November 10, 2020

If someone in your house has the coronavirus, will you catch it? Here's what the evidence says.

Daily Briefing

    More than 50% of Americans who lived with a person with Covid-19 became infected with the novel coronavirus within a week—indicating household transmission is both "common" and "quic[k]," according to a recent CDC Morbidity and Mortality Weekly Report (MMWR).

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    For the report, researchers examined the new coronavirus's transmission in households in Nashville, Tennessee, and Marshfield, Wisconsin, from April to September. Each household had an index patient—the person whom CDC defines as the first member of a household with Covid-19 symptoms to test positive for the coronavirus using a reverse transcription–polymerase chain reaction (RT-PCR) test—and at least one other person with no Covid-19 symptoms at the time of the index patient's illness.

    In total, the research, which is part of an ongoing CDC study on household coronavirus transmission, involved 101 index patients in 101 households who lived with 191 household members. Researchers remotely trained each household member on how to complete symptom diaries and collect their own specimens—either nasal swabs only or nasal swabs and saliva samples—for 14 days.

    Household coronavirus transmission 'is high, occurs quickly,' CDC finds

    The researchers found household transmission of the new coronavirus " is common and occurs early after illness onset."

    Of the 191 household members who lived with a person who had Covid-19, 53% became infected with the novel coronavirus within a week of the index patient's illness onset—and 75% of that subgroup became infected with the pathogen within five days of index patient's illness onset, the researchers found.

    According to the researchers, this 53% infection rate is higher than what has been documented so far. To date, research on household transmission of the virus has shown an infection rate of 20% to 40%, CNN reports.

    According to the researchers, the age of the index patient did not influence the coronavirus's transmission within a household. "Substantial transmission occurred whether the index patient was an adult or a child," the researchers wrote.

    The researchers also found many of the household members who contracted the coronavirus did not show symptoms when their infections were detected.

    "An important finding of this study is that fewer than one half of household members with confirmed [new coronavirus] infections reported symptoms at the time infection was first detected," the researchers wrote. "Many reported no symptoms throughout seven days of follow-up, underscoring the potential for transmission from asymptomatic secondary contacts and the importance of quarantine."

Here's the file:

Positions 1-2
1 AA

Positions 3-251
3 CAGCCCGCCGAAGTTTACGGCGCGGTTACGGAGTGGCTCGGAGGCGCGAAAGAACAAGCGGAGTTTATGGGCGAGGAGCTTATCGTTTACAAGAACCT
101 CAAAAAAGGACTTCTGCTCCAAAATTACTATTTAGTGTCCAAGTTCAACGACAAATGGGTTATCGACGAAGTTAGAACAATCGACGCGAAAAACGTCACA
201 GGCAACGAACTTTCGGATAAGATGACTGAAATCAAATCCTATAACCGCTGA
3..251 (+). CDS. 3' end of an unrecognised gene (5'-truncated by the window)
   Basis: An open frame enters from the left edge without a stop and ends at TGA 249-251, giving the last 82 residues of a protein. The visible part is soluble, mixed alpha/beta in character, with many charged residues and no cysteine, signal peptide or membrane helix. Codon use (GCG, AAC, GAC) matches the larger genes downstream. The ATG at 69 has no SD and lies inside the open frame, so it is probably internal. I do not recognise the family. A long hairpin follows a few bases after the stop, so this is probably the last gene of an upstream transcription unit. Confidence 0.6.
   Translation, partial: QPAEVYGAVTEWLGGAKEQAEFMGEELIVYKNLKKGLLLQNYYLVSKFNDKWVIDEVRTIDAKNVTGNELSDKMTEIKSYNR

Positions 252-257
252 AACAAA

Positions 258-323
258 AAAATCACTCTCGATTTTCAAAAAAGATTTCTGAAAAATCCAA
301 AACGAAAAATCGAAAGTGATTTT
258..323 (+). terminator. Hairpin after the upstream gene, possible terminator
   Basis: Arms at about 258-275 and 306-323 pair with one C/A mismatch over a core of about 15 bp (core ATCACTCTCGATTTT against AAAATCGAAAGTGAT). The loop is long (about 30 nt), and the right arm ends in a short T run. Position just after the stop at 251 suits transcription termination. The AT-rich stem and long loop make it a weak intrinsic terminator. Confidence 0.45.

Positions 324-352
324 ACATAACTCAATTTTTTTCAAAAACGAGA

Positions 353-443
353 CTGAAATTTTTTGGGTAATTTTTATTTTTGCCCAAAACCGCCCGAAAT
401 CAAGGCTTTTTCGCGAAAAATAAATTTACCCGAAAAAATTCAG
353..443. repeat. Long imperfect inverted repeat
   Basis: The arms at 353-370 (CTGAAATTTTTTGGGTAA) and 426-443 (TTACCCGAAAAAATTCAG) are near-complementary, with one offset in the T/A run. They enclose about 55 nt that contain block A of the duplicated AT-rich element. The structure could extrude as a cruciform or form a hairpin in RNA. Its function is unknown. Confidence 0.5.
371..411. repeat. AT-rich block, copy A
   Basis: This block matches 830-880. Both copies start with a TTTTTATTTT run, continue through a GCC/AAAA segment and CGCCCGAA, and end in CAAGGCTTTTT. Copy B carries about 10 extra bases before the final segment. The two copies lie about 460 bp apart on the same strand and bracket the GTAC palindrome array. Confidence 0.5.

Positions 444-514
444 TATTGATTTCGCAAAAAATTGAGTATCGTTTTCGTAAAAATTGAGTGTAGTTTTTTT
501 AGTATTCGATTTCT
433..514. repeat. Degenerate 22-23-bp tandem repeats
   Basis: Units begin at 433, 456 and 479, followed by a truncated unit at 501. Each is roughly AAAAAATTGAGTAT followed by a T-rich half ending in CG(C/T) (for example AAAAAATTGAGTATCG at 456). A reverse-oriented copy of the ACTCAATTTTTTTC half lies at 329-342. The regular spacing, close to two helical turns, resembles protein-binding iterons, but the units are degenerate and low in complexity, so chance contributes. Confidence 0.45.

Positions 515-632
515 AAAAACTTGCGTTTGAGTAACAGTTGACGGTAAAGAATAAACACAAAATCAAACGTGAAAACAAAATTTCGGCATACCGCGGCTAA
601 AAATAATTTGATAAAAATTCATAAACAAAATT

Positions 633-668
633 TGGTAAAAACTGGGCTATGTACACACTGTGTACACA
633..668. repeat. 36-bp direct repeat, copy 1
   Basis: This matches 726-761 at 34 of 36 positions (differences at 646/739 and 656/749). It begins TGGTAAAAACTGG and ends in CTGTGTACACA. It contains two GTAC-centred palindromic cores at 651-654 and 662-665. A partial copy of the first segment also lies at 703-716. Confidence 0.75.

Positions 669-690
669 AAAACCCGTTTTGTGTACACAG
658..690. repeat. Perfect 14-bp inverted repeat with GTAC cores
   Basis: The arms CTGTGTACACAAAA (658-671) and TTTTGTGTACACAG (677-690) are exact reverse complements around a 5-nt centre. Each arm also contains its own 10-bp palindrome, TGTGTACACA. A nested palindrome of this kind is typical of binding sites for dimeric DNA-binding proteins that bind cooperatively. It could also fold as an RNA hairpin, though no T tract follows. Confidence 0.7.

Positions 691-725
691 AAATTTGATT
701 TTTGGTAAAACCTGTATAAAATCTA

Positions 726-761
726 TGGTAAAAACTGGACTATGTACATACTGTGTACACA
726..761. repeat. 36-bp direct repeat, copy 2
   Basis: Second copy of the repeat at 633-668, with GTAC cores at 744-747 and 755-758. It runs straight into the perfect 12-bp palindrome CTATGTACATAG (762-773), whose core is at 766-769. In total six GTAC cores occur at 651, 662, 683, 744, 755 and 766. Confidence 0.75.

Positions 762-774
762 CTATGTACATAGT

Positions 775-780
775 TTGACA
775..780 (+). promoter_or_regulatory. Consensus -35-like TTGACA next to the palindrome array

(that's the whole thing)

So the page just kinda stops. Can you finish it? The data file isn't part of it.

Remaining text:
In addition, the researchers found many index patients did not self-isolate to help curb the coronavirus's spread. According to the report, 69% of index patients reported spending more than four hours in the same room with at least one household member the day before illness onset and 40% of them reported spending more than four hours with at least one household member the day after illness onset.

    Meanwhile, 40% of index patients reported sleeping in the same room with at least one household member before illness onset and 30% of them reported sleeping in the same room with at least one household member after illness onset, the researchers found.

    The researchers concluded the new data suggests "that transmission of [the new coronavirus] within households is high, occurs quickly, and can originate from both children and adults."

    How to prevent household coronavirus transmission

    To curb household coronavirus transmission, researchers recommended people self-isolate—including by using a separate bedroom and bathroom, if feasible—and wear face masks.

    "Isolation should begin before seeking testing and before test results become available because delaying isolation until confirmation of infection could miss an opportunity to reduce transmission to others," the researchers wrote. "Concurrent to isolation, all members of the household should wear a mask when in shared spaces in the household."

    During an interview with CNN last month, Jenny Radesky, a spokesperson for the American Academy of Pediatrics, said, "Unfortunately you need to keep the whole household under isolation. The patterns of Covid-19 spread suggest that clusters of people who live close together are at highest risk of getting it from one another. If children are part of that household, they may show minimal symptoms but still be contagious" (Carbajal, Becker's Hospital Review, 11/3; Miller, NBC News, 10/30; LaMotte/Langmaid, CNN, 10/30; CDC's Morbidity and Mortality Weekly Report, 10/30).

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